A Brief Review of
Judas: A Biography.
Hardcover: W.W. Norton Co., 2009.
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Reviewed by Chase Roden.
Susan Gubar’s Judas: A Biography is far from a typical biography; in fact, it’s not a biography at all. This ambitious work covers nearly two thousand years of interpretation of the apostle Judas Iscariot, as he is presented in the Gospels and Acts. The book deals largely with visual art, poetry, film, and creative prose (including several apocryphal gospels of the first few centuries), preferring these venues over nonfictive scholarly interpretation. Gubar — an English professor with an interest in psychoanalysis — uses the structure of a biography in which the stages of Judas’s development correspond roughly with historical eras. Judas’s infancy in antiquity has him develop through Freudian oral and anal stages. His adolescence in the middle ages and renaissance is marked by erotic or sexualized art allegedly displaying Oedipal traits and castration anxiety. Finally, he is led into an ambiguous but relatable adulthood in the modern era. As the author admits in several places, the biographical format is a conceit that doesn’t work perfectly, but she ends up tracing various streams of Judas interpretation with a rough chronological cohesion.
The book is fascinating, disturbing, informative, and often frustrating. Gubar’s approach is exhaustive; dozens and dozens of works are covered, to the point that it seems at times more like a catalog of Judas literature than an interpretive biography. This is a blessing and a curse — even a reader highly familiar with Western art and scholarship will encounter many new creative works about Judas, but Gubar’s attempt to treat each work individually can lead to repetition. Fortunately, Judas is filled with illustrations of the works being discussed, including beautiful color plates featuring key paintings.
The disturbing aspect of the book comes not from Gubar’s treatment so much as the history of Judas interpretation itself. Judas has long served as a proxy for the Jews, especially during our eras of greatest antisemitism. Gubar probably makes too much of anti-Jewish sentiment in the Gospels (especially John), but the book stands as a sobering reminder of just how terribly wrong the church and humanity as a whole can be.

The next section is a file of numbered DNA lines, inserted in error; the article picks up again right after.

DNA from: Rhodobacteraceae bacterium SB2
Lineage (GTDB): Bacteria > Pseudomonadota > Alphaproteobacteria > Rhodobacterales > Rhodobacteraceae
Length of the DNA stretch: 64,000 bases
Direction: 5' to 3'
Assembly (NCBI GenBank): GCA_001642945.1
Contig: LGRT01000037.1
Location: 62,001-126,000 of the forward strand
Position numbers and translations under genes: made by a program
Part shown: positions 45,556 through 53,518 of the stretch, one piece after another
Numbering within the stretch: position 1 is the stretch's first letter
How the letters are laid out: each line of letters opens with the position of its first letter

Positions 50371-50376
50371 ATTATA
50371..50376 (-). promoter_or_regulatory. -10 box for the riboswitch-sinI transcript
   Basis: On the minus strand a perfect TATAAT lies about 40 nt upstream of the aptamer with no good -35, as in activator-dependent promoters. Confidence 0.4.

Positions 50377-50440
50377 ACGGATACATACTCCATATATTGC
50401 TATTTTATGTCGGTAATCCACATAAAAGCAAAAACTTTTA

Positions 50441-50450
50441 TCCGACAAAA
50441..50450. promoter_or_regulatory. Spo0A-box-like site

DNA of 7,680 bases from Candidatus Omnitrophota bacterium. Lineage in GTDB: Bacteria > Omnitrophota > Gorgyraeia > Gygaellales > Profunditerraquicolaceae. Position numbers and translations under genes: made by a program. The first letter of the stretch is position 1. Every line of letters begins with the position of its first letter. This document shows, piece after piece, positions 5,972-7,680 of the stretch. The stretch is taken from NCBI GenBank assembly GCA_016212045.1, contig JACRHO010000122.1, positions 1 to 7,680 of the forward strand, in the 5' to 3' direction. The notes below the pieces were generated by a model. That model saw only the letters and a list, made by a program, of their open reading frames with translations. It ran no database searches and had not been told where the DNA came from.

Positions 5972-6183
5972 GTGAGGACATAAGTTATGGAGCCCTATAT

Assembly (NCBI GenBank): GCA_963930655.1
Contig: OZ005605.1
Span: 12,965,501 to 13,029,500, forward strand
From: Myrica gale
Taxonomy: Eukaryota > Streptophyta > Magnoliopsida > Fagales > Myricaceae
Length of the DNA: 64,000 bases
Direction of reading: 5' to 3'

The most frustrating aspect of Judas is that it doesn’t seem to know what it is; Gubar presents it variously as a book concerned with the historical Judas, an encyclopedic treatment of Judas literature, and also as a speculative interpretation of her subject. Unfortunately, these missions often seem to work against one another. Speculative interpretations don’t always suit the material and format of the book, and can seem deceptive to readers expecting a more historical-critical approach. Gubar’s “against the grain” interpretive strategies are de rigeur in the liberal arts, but are probably best reserved for works the reader already knows the interpretive history of. Anachronistic concepts such as modern sadomasochistic sex, homosexuality as self-identity, and “homophobic panic” are read into first-century Palestine. Furthermore, readers familiar with historical Biblical scholarship may be disappointed by Gubar’s overdependence on Bart Ehrman and JD Crossan. That being said, Gubar’s alternate readings of the works she treats are often engrossing.
Judas: A Biography will be enjoyed and appreciated by those who read it strictly as a history of interpretation, knowing that what they are getting is highly speculative though well-informed.
C. Christopher Smith is the founding editor of The Englewood Review of Books. He is also author of a number of books, including most recently How the Body of Christ Talks: Recovering the Practice of Conversation in the Church (Brazos Press, 2019). Connect with him online at: C-Christopher-Smith.com